However, everyone with significant Carotid Artery Disease should be under surveillance to monitor whether the disease is progressing or not, so that treatment can be provided when appropriate. In most cases this becomes a decision to when the risk of the narrowing causing a stroke exceeds the risks of treating it. Dr Ponosh will discuss this at length with you.
If your tests suggest that the Carotid Artery Disease of low risk and the risks of treatment outweigh the benefits no treatment is required. You will need to simply monitor your symptoms and maintain regular visits with your GP and Dr Ponosh. This may change as time progresses, but the vast majority of patients do not ever need treatment.
Two main surgery methods for treating carotid artery blockage or carotid artery stenosis are:
This is an open procedure that involves an admission into hospital and a 3-5 day stay in hospital following the procedure. A Carotid Endarterectomy is performed under a general anaesthetic in most circumstances and usually takes approximately 2 hours.
During a Carotid Endarterectomy, the surgeon makes a vertical or curved incision in the neck to expose the affected carotid artery. The aim of this procedure is to clear the build-up from inside the artery, so the surgeon will clamp the artery, make an incision and clean out the problematic plaque. The clean artery will then be closed with a hand sown ‘patch’ made from a synthetic material, and finally, the neck incision will be closed.
Carotid Stenting is the insertion of a stent (metal scaffold) through a small incision in the groin. Special x-ray equipment and dye allow the surgeon to safely move the stent from your groin to your carotid artery in your neck. The stent is designed to keep the artery open and to trap any plaque.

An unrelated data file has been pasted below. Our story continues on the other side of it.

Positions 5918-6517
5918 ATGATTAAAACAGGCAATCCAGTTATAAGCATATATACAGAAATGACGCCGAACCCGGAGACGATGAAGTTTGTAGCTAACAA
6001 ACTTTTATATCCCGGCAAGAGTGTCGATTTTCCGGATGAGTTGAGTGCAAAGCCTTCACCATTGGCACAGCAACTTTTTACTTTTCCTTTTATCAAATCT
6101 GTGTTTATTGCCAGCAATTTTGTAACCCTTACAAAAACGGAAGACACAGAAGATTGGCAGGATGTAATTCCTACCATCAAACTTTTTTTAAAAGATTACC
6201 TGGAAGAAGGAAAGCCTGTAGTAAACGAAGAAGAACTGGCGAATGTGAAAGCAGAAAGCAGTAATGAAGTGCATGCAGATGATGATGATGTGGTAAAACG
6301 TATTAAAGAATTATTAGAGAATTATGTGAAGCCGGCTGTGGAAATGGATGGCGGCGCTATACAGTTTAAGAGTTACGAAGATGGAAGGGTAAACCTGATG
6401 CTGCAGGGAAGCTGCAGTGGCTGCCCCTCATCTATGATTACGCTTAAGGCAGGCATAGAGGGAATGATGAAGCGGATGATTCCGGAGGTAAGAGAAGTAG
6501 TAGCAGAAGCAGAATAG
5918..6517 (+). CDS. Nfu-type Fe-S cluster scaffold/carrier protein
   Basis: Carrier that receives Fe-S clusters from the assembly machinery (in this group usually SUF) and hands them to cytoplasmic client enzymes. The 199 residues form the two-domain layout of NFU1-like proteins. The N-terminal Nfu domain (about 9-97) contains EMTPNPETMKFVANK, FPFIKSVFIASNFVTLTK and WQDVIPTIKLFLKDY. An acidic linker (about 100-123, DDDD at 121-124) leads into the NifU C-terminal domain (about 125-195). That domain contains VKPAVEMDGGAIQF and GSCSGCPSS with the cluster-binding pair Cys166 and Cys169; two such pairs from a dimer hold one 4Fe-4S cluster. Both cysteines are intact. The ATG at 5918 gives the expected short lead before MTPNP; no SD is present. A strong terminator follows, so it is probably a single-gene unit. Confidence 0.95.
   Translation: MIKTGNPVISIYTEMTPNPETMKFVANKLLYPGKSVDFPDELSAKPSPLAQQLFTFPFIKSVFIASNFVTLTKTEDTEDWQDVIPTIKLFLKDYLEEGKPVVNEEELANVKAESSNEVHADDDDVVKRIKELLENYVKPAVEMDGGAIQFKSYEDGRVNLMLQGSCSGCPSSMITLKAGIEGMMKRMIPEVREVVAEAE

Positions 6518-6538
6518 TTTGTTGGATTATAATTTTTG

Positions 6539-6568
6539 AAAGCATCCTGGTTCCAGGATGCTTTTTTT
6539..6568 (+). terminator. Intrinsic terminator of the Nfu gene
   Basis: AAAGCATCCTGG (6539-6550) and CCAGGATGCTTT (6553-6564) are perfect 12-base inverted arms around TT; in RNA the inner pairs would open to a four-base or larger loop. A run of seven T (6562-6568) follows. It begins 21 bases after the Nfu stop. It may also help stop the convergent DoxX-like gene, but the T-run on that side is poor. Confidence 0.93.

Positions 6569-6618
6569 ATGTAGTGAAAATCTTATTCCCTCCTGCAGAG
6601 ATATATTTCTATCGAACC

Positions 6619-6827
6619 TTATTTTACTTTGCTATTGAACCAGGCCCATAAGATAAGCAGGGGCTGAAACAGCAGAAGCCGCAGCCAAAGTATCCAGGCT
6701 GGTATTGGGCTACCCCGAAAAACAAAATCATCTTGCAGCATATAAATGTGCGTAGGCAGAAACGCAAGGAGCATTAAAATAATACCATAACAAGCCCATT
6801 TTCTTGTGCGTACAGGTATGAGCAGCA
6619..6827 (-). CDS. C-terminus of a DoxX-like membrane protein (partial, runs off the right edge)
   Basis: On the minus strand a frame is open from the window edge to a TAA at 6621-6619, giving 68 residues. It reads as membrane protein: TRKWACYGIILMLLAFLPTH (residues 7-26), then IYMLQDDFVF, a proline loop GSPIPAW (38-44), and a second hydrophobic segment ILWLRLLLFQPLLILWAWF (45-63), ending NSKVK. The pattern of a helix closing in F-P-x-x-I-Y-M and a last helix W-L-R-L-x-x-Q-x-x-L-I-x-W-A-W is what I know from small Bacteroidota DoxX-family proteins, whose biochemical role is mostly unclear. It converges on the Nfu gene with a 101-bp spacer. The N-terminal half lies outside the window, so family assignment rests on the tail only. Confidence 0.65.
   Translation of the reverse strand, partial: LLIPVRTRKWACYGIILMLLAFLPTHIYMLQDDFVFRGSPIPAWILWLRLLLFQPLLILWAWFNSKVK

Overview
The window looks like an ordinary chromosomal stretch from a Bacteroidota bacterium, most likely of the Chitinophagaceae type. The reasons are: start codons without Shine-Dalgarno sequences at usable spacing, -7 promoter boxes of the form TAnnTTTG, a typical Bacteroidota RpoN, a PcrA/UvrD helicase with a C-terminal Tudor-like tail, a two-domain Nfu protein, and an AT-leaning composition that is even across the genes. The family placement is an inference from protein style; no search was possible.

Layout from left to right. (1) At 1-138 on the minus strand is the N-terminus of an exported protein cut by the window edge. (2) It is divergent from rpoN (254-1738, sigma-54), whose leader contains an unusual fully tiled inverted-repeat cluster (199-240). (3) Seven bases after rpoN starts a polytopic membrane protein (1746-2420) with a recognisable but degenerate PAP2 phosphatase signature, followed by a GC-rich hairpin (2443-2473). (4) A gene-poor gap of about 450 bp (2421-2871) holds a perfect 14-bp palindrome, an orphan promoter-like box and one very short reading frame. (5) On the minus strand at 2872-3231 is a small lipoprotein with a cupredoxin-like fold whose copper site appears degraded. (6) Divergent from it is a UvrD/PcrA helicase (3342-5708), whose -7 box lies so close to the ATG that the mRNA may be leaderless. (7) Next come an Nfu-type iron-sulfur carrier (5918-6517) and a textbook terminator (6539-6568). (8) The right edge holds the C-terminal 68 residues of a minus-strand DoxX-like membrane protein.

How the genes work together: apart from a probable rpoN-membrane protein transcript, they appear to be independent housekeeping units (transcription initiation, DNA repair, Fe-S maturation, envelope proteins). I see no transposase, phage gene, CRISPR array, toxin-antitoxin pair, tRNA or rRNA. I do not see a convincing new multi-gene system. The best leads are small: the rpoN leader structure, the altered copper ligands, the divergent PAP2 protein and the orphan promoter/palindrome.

Stenting is minimally invasive, since the surgeon will only make small incisions in the groin area, rather than a larger neck incision.
The surgeon will consider very carefully whether you have disease morphology that is suitable for stenting. Stenting is usually reserved for patients who cannot undergo a Carotid Endarterectomy.
Stenting is performed under angiographic control, with a local anaesthetic and sedation and usually takes approximately 2 hours. The hospital stay and admission is similar to the Carotid Endarterectomy.
General risks include:
Specific risks of Carotid Endarterectomy include:
Specific risks of Carotid Endarterectomy include:
Unfortunately, Carotid Artery Disease cannot be cured, but rather, treated with surgery, adjustment of lifestyle factors and the taking of blood thinning medications. Sometimes, even with diligent following of the doctor’s instructions and good management of lifestyle factors, the disease can recur, so it is important to have ongoing surveillance with your Dr Ponosh.
This will usually involve an ultrasound of the carotid arteries, along with consultation. By doing this on a regular basis, you and your doctor can identify if your disease is recurring or progressing and offer adjustments to your treatment.
In order to secure an appointment with Dr Ponosh, you will require a referral. Your GP may directly contact Dr Ponosh’s office directly or provide you with a referral to contact the office yourself. Dr Ponosh’s caring and helpful staff will walk you through the process of making an appointment. His staff may also contact you directly. For further information regarding referrals, click here.
When you see Dr Ponosh, he will undertake a full history and appropriate examination. In many instances (if required), he will order appropriate tests before he sees you to streamline your management and avoid unnecessary appointments. These tests are bulk billed at all times if possible. These tests may include ultrasounds, CT scans or blood tests. In some cases, additional tests and appointments may be required.
Based upon Dr Ponosh’s expert review, an appropriate treatment plan will be suggested and explained to you in an open, straight-forward, jargon-free manner with all options and questions addressed.
If you have any questions, please do not hesitate to contact our friendly team on (08) 9386 6200.